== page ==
Hanged Vs. Hung

When I was editing a new Discussion Starters lesson on Solitary Confinement the other day, I came across a note from our creative director, Robyn: hanged or hung? Her friends had recently had an argument about hanged vs. hung, and she was curious if we had chosen the correct word. As I have heard both past forms used often, I assumed it was one of those irregular verbs where both choices were acceptable, like dreamed/dreamt. However, I discovered that the issue of hanged and hung has been hotly debated since the 17th century! Which is the correct simple past/past participle form? What’s the difference between the two words? What is the safest choice, and what should we teach our students?

Hanged

Use the verb forms hang – hanged – hanged when the meaning is to die by hanging (usually from a rope around one’s neck with no support under one’s feet).

  • The murderer was sentenced to be hanged next Thursday.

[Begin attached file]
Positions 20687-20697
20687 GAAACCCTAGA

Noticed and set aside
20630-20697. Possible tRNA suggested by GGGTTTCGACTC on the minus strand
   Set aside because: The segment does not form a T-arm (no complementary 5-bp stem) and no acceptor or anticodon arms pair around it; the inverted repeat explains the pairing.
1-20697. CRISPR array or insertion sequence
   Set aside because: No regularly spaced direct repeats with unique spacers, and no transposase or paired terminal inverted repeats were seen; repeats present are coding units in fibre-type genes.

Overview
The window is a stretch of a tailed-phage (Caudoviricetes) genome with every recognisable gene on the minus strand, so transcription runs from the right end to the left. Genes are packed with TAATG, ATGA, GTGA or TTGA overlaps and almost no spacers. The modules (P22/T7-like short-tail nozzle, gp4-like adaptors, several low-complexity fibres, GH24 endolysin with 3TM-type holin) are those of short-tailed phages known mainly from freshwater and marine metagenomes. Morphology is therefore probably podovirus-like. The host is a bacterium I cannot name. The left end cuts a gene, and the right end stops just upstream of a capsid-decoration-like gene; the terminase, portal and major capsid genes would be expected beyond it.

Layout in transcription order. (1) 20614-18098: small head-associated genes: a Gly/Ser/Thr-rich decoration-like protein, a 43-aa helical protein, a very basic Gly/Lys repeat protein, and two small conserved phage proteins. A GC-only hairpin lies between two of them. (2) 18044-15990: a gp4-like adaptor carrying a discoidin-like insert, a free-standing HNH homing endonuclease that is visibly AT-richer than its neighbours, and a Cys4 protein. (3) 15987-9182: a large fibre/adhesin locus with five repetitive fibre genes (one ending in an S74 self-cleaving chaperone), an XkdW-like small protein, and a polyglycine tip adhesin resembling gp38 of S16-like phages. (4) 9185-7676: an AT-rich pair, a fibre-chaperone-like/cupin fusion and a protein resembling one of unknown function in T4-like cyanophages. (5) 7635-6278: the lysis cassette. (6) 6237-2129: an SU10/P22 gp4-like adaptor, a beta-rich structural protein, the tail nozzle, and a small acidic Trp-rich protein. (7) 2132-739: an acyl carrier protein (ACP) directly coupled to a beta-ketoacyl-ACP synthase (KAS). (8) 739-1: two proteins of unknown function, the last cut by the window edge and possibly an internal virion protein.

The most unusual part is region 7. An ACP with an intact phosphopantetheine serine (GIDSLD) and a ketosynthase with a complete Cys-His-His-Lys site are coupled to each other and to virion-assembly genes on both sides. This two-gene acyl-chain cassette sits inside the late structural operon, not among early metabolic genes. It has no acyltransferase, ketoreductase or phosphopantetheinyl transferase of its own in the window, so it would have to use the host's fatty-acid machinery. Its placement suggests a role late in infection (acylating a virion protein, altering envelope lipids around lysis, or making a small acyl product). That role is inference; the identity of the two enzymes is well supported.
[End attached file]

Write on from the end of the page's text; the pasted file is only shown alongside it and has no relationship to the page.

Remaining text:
• The gang leader hanged for his crimes.

Hung

Use the verb forms hang – hung – hung for all other meanings of hang, such as to put or attach something somewhere, or in other idioms and expressions.

  • hung the dress back in my closet.
  • The artwork was hung in the gallery by the artist himself.
  • Her new diamond necklace hung around her neck.
  • She hung her head in shame.
  • He really hung her out to dry when he left her and the baby.

Etymology

Hanged and hung come by their different past forms honestly—they stem from two different Old English verbs! Over time, they became interchangeable. Eventually, though, hung became the more popular choice in all instances except for the meaning of “execute by hanging.”

Conclusion

It is important to note that, according to Merriam-Webster’s Dictionary of English Usage, both hanged and hung can be used to describe the action of death by hanging. Using hung in this instance is not a mistake, and Merriam-Webster cites many examples from literature to prove it. However, Merriam-Webster does note that hanged is much more commonly used (and is also the common legal term) for this meaning.

My advice is to teach our students to use hanged for the death by hanging meaning and hung for all other instances. It’s an easy rule to remember, and this is the most commonly accepted usage for these two words.

Practice

See these words in context in our new Solitary Confinement Discussion Starters lesson.

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